By Jay Lund
As the old saying goes, “Someone with one watch knows what time it is, someone with two watches is never sure.”
Water accounting is fundamental to water management, but is not easy. But any accounting is more difficult and expensive if it is less organized. To illustrate this point, let’s look at estimates of one of the largest, most important, and “easiest” to measure flows in California: the annual pumped quantity of California’s State Water Project (SWP) Banks Pumping Plant (Banks) in the Delta for the years 2006 through 2010.
Public sources for annual quantity of Banks delivery includes DWR and USBR sources and documentation. Pumped water quantity estimates from these sources are shown in the table and chart below, with hyperlinks to sources.
Notes and Sources:
- DWR State Water Project Annual Report of Operations, Table 1: Project Pumping by Plant, Calendar Year
- USBR Central Valley Operations: Delta Operations Water Accounting Reports, (monthly sum, calendar year); Delta Pumping Plant: State/Fed Banks
- DWR, DAYFLOW Program, Environmental Planning and Information Branch, water entering pumping plant’s Clifton Court Forebay, originally water year, here converted to calendar year
- DWR Bulletin 132: Management of the California State Water Project (2014 Report) Table B-6: Annual Water Quantities Conveyed through Each Pumping Plant, pg. B-67, Calendar year
- DWR State Water Project Final Delivery Capability Report (2014 Report) Tables 7-2 through 7-11: Historical SWP Deliveries, Calendar Year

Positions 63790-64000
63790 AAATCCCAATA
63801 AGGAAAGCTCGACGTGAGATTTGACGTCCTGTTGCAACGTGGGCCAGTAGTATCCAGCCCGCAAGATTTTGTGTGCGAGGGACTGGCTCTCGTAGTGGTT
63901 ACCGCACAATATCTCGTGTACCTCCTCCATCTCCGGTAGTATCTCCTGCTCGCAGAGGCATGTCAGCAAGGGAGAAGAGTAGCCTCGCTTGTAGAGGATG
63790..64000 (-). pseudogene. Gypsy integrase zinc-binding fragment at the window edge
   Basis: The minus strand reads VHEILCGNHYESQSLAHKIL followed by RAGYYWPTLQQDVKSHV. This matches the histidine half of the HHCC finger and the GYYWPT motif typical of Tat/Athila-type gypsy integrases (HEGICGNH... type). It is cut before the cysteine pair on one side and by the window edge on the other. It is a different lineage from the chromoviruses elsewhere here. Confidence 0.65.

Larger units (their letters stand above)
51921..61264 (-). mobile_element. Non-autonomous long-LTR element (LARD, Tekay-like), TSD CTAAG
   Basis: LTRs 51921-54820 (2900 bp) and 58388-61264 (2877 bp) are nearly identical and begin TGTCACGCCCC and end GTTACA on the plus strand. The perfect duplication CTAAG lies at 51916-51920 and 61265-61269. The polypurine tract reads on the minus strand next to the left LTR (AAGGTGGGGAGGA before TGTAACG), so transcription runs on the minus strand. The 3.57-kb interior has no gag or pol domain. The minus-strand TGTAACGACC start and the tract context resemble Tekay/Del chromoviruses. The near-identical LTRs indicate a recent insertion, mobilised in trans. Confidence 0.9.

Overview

- DWR Bulletin 160: California Water Plan, Update 2013 Volume 5. Technical Guides, Water Portfolios. Data Summary 1998-2010, State Water Project Deliveries, by Water Year^ – Calendar year, unless otherwise specified
# – Water Years represent the annual water cycle and run from October 1 through September 30 and are named for the calendar year in which they end.
* DWR SWP Operations Control Office also releases weekly Summary of SWP Water Operations with year-to-date, month-to-date, and weekly pumping quantities. These data are not included as data are updated weekly with prior weeks’ data removed from site (e.g., ‘Water Pumped’ for Banks CDWR, Total).
DWR SWP Annual Reports of Operations, Bulletin 132 series, and, USBR CVO Water Accounting Reports all explicitly state quantities as pumped through Banks. DWR SWP Capability Reports and Bulletin 160 Water Plan Updates provide values as total SWP deliveries, so subtracting North Bay Aqueduct and Feather River deliveries should be volumes pumped through Banks. DAYFLOW estimates are inflows into Clifton Court Forebay to Banks Pumping Plant.
Why are the values different? Specifically, why do these values match closely in 2006 and differ so much by 2010? Inquiries and data references were unable to answer those questions. Perhaps some water transfers are not counted as SWP deliveries (including, CVP-related transfers through Banks). Perhaps some pumping from Banks is counted as deliveries for other projects. Some small differences occur for DAYFLOW between water entering Clifton Court Forebay and water pumped through Banks.
Although there are technical challenges to water accounting, the challenge of water accounting is more organizational than financial or technical. California’s current water accounting systems have difficulty presenting a transparent, well documented, and consistent accounting of water availability and use. This seems to apply even to some of the largest, most centrally controlled, and technically easiest flows in the system, such as Banks Pumping Plant.
Poor organization makes water management in California unnecessarily more difficult, controversial, opaque, and expensive. Propagation of volume differences from the many pumping plants, canals, and other water infrastructure in California only exacerbates this situation. We are paying several costs for many watches.
Alvar Escriva-Bou, Henry McCann, Ellen Hanak, Jay Lund, Brian Gray (2016), Accounting for California’s Water, Public Policy Institute of California, San Francisco, CA. (The technical appendix is especially useful for showing how other states and countries organize their water accounting.)